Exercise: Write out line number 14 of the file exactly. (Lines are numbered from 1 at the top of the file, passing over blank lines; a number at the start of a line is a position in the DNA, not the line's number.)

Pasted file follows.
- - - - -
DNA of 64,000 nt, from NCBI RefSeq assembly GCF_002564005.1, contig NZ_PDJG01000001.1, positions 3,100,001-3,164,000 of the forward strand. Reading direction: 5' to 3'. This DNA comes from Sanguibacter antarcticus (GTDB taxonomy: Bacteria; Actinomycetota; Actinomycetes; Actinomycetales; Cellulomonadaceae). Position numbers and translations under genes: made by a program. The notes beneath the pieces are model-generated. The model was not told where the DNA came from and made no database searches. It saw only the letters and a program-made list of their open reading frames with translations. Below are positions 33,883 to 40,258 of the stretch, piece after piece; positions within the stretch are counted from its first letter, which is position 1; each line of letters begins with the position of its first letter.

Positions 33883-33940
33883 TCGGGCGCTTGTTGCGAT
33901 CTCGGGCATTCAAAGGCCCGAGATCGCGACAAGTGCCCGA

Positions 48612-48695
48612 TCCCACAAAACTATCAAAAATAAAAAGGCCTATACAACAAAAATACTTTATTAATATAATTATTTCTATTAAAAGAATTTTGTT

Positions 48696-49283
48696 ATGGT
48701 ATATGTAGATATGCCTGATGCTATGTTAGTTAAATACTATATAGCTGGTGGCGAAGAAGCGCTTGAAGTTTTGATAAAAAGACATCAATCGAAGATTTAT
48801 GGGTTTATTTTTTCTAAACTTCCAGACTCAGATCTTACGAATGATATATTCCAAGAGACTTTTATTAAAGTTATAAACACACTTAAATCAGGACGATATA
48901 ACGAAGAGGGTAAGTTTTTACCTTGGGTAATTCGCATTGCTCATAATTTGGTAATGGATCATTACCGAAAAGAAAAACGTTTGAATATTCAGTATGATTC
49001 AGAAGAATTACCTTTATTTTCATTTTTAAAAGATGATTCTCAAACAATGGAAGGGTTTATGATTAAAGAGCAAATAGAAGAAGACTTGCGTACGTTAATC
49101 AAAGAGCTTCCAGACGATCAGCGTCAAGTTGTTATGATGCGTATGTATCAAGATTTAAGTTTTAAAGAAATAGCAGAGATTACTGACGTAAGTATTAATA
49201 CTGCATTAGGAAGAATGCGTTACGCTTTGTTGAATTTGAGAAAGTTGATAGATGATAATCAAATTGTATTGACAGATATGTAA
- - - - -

49201 CTGCATTAGGAAGAATGCGTTACGCTTTGTTGAATTTGAGAAAGTTGATAGATGATAATCAAATTGTATTGACAGATATGTAA